A Phosphorus Removal Structure (PRS) is an edge of field practice that removes dissolved phosphorus (DP) from drainage water leaving the field. The practice is best suited to sites where a history of DP concentrations in water leaving the site are measured at 0.2 mg/L DP or greater. These sites are best candidates for the P Removal Structure practice due to efficiency of filtration and the capital cost involved with the installation.
The practice requires the ability to divert concentrated flows of water into a structure containing P absorbent media. The water flows through the media where the DP attaches to a media lowering P levels of the treated water leaving the site.
The structures can take on many styles and forms (See Figure 1), but each possesses the following core components:
- Enough of an unconsolidated Phosphorus Sorption Material (PSMs). PSMs are usually industrial by-products or manufactured materials composed of Fe, Al, or Ca with different P adsorptive characteristics.
- Water with high DP concentration flow through the PSM in the structure at a suitable flow rate while allowing enough contact time based on the PSM characteristics.
- Plan for the ability to remove and replace PSM after it is no longer effective at removing P at the minimum desired rate. Some materials are available that allow renewing the adsorptive capacity without removal of the PSM.
Structure placement is site dependent. Structures can generally be placed in non-production spaces such as buffer areas near the field tile outlet or surface concentrated flow. In some cases, field edges may need to be taken out of production to accommodate the structure. There are several media types available with different absorbance efficiencies which allow some design flexibility. This provides options to adjust filter size to conform to the space available. This is an engineered practice, and it is recommended to consult with a Professional Engineer for design and installation recommendations. An online tool P-Trap is available from USDA-ARS to use as a planning tool. Natural Resources Conservation Service has an interim standard 782 Phosphorus Removal System that can be consulted.
Figure 1. Example Phosphorus Removal Structure Types for treating surface and subsurface water.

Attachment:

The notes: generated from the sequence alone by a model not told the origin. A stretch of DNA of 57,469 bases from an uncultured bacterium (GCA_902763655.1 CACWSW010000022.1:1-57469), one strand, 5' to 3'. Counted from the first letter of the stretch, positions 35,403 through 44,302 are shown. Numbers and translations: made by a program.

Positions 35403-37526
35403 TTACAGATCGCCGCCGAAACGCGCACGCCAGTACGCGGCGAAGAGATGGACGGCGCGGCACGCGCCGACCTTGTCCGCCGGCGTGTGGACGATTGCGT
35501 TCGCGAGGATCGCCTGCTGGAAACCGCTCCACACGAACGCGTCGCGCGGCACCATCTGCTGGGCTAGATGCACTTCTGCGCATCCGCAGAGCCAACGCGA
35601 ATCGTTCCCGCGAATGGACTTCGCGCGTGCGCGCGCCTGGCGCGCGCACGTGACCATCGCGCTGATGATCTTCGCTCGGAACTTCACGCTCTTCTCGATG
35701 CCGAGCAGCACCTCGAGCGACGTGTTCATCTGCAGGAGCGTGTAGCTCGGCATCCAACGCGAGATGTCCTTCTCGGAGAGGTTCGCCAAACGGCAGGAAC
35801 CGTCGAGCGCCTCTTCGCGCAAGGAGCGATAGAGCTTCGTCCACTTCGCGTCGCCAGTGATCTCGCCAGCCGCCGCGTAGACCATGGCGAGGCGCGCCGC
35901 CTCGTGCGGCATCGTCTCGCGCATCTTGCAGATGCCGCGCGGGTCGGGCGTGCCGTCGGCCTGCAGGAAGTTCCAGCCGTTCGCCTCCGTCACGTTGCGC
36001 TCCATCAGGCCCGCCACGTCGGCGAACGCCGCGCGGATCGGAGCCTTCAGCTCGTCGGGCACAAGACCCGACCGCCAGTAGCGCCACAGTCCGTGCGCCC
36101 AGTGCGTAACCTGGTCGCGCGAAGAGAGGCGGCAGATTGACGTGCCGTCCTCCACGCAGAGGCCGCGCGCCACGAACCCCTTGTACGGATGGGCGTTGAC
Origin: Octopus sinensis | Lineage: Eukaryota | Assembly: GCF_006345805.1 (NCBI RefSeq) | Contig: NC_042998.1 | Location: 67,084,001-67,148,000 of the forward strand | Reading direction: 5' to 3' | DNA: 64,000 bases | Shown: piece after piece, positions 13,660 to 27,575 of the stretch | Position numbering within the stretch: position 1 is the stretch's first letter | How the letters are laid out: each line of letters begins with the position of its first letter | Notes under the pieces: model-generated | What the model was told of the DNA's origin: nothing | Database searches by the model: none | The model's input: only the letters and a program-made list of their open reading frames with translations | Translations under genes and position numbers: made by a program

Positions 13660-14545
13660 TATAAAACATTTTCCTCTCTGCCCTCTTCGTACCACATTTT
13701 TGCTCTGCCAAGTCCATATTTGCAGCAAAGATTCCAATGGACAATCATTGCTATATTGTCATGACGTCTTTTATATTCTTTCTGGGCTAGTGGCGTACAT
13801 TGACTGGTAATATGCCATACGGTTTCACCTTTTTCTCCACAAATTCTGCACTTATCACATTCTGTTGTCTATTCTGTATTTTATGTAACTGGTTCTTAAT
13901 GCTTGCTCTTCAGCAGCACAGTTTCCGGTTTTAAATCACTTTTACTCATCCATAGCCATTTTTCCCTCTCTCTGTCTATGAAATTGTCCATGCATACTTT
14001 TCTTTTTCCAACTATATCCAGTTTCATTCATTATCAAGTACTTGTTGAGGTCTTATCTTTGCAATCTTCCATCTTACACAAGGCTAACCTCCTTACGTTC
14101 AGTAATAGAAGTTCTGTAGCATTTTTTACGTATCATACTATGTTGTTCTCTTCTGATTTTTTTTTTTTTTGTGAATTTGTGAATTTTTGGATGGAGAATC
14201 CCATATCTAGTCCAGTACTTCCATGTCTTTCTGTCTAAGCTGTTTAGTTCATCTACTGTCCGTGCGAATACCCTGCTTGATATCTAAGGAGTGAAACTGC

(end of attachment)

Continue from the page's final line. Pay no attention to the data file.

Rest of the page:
The Phosphorus Removal Structure can be utilized for many situations where DP is a resource concern in receiving waters: urban, agricultural, golf course, horticultural, and wastewater. Much of the early work using P removal structures were done with municipal, domestic, and agricultural wastewater where the structures were often used in conjunction with treatment wetlands. Phosphorus Removal Structures have been placed in line with surface drainage water, in conjunction with drainage tile, or in ditch areas; it is possible to “stack” this practice with nitrogen bioreactors. Placement is only limited by the practicality of directing enough high concentration DP water through the filter material while allowing for a functional drainage system.
In a field setting, it is best to measure water leaving a field site at several different flow conditions to quantify the actual DP concentrations leaving a site. Taking a grab samples under a high, moderate and low flow conditions is a reasonable method to use. The best sites for a PRS have water with DP concentrations greater than 0.2 mg/L which is four times the desired DP concentration target (0.05 mg/L) for many receiving water bodies such a streams, rivers and lakes.
These field sites are often associated with high Soil Test Phosphorus (STP) levels, generally 2-3 times the agronomic STP need of many crops grown. Fields with a STP value of 100 mg/kg Mehlich 3 or greater would be a candidate for water testing to confirm DP concentrations. Fields with high STP will remain high for many years due to the P buffering capacity of soils. In these high STP field situations there are few conservation practice alternatives to reduce DP losses. The long term needs at these sites make the PRS a cost-effective option.